Better but Still Troubled: Our Take on the State of the Union

20 Jan 2015 | Author: | No comments yet »

Better but Still Troubled: Our Take on the State of the Union.

President Obama isn’t going to offer an objective overview of the country when he delivers his sixth annual address to Congress on Tuesday night. There are two education topics that US president Barack Obama will definitely talk about during his State of the Union speech—increasing online privacy measures for schoolchildren, and providing free community college for all Americans.

Obama may also touch upon universal preschool and the thorny issue of fixing the law known as No Child Left Behind, if education secretary Arne Duncan’s speech last week and Obama’s recently released tax proposals are indications of what’s to come. That speech was prior to the rise of the graphically brutal Islamic extremist network and its spread into Syria, Iraq and reportedly as far away as Afghanistan and Libya. Since he has only been in office a few weeks in 2009, Obama’s first speech to a joint session of Congress wasn’t technically a “State of the Union” address.

Obama’s calls for increasing taxes on the wealthy, making community college free for many students and expanding paid leave for workers stand little chance of winning approval from the new Republican majority on Capitol Hill. It was also before extremists mounted a deadly attack on a satirical newspaper in Paris, only to die in a subsequent firefight and leave multiple foreign terrorist groups claiming credit for the killings.

But the debate over middle-class economics is looking critical for the coming campaign. ‘‘Inequality — and especially the growing opportunity gap — have become the top litmus test of seriousness for 2016,’’ said Robert Putnam, a Harvard political scientist who has discussed inequality issues with the president and his advisers. ‘‘The entry ticket for the presidential sweepstakes is that you have a policy — some policy — for dealing with this issue.’’ Indeed, potential Republican candidates Jeb Bush and Mitt Romney have been talking openly about income inequality and the need to give lower-earning Americans more opportunities. US schools are increasingly implementing online learning tools in the classroom, and outsourcing databases that keep track of everything from attendance to free lunch eligibility.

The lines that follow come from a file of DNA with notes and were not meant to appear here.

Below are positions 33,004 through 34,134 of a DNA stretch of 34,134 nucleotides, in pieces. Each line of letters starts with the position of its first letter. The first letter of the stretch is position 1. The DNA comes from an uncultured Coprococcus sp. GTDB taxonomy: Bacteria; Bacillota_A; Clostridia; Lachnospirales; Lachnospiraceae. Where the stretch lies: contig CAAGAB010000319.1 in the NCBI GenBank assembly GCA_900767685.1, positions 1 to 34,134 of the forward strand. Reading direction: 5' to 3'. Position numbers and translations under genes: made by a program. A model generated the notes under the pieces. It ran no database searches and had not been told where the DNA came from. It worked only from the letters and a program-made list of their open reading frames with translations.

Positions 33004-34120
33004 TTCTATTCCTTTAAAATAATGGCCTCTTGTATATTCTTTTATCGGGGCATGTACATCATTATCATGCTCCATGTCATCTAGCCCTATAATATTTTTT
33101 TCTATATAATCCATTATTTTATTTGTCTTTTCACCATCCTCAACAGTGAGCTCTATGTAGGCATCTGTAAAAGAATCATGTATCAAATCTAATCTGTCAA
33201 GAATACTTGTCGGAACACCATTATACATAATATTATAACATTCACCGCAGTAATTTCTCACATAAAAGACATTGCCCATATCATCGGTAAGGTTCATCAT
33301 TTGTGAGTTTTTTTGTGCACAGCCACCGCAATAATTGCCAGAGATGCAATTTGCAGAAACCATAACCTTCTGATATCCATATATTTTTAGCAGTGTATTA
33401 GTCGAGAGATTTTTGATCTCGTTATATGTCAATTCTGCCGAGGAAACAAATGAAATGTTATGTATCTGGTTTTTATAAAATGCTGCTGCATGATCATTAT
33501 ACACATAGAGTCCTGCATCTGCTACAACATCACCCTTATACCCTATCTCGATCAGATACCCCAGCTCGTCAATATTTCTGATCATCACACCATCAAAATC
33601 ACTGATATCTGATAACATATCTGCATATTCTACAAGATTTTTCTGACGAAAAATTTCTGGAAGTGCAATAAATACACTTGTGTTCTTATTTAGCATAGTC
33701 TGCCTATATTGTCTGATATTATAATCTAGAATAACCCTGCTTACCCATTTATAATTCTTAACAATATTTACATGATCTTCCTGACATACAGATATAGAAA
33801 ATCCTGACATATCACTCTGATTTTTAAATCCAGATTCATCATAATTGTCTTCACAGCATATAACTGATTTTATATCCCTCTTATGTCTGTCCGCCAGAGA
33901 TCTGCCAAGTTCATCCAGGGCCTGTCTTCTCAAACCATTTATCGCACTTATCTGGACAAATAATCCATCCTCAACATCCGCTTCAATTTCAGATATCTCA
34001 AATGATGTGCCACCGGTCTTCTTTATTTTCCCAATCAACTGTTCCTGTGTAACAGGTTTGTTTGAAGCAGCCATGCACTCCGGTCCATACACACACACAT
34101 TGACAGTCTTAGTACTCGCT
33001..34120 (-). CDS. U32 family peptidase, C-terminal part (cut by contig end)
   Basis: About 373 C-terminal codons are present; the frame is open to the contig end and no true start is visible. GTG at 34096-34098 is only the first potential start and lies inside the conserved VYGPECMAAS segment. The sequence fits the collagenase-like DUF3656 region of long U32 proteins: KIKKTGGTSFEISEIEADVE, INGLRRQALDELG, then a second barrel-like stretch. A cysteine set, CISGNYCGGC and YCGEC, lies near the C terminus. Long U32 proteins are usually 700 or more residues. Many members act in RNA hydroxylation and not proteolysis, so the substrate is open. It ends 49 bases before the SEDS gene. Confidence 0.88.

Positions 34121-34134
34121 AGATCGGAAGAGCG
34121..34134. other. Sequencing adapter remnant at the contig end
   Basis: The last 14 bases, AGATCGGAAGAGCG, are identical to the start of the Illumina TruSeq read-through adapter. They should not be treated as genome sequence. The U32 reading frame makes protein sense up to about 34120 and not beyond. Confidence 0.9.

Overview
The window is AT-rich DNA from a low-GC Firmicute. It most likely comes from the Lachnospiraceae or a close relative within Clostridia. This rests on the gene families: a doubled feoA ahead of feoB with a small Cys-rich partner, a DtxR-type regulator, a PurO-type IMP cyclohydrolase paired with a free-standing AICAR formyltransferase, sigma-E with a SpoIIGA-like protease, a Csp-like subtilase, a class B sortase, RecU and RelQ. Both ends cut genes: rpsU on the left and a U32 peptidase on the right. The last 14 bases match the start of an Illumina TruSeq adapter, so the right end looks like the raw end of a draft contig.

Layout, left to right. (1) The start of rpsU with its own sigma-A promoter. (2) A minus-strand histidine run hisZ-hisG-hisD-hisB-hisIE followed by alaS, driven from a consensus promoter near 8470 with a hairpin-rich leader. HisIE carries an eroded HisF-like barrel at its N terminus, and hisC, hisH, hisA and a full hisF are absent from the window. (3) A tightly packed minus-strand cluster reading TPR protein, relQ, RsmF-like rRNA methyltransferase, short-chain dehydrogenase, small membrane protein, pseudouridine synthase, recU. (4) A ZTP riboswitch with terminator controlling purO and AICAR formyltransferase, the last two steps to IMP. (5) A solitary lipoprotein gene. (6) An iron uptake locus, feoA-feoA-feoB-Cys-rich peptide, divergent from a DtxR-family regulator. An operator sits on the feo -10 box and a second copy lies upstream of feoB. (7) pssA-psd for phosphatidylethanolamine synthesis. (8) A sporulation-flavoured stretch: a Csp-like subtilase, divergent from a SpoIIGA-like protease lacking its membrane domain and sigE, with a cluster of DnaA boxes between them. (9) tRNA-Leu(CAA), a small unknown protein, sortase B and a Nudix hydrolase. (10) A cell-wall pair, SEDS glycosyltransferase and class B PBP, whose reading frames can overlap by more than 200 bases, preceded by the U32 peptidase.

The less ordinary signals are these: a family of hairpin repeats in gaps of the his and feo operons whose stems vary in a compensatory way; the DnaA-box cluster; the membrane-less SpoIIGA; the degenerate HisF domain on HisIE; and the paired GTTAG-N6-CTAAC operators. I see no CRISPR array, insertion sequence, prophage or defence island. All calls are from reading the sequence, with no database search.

Let’s get the ball rolling.” Ever since Republicans took control of the Senate (and thus, both houses of Congress) in November’s election, Obama and congressional leaders have been circling each other like wary boxers, jabbing past each other’s ears and testing each other’s intentions. The President wasn’t the only Obama making waves, the First Lady was praised for taking advantage of her “right to bare arms,” wowing in a sleeveless Narciso Rodriguez frock. These and other measures, such as hiking capital gains taxes, imposing fees on large financial firms, are supposed to raise $320 billion to help the middle class. Right now, it’s mostly schools’ or school districts’ responsibility to make sure that students’ data is being kept private, and not used for advertising or other uses in the future. The first act of unusual behavior came when Justice Samuel Alito’s reacted to Obama’s criticism of the judicial branch for its reversal of the Citizens United case in 2010.

Obama wants to adopt federal measures based on a California law that puts that onus on the education technology companies, rather than on the schools. As the nation’s attention increasingly turns to the 2016 election, the Obama White House is making clear that it still wants to set the terms of the economic conversation.

But Obama said their decision would “open the floodgates for special interests — including foreign corporations — to spend without limit in our elections.” After the comment from the President, cameras panned to the section where the justices were seated, stone faced, except for Alito. The problem is by posturing this as a Robin Hood tactic, I fear he will strike the sort of confrontational tone that is aimed at setting the agenda for the 2016 presidential nominees and not produce meaningful change for middle class families now. This year, plans are in place to increase troop levels in Iraq to as high as 3,000, with as many as 1,000 soldiers heading to Syria to train the so-called “moderate opposition.” Troops in Afghanistan, who were supposed to have only a training mission for fledgling Afghan forces this year, are now 1,000 stronger than planned and armed with a mandate from Obama to conduct direct action raids against enemy forces.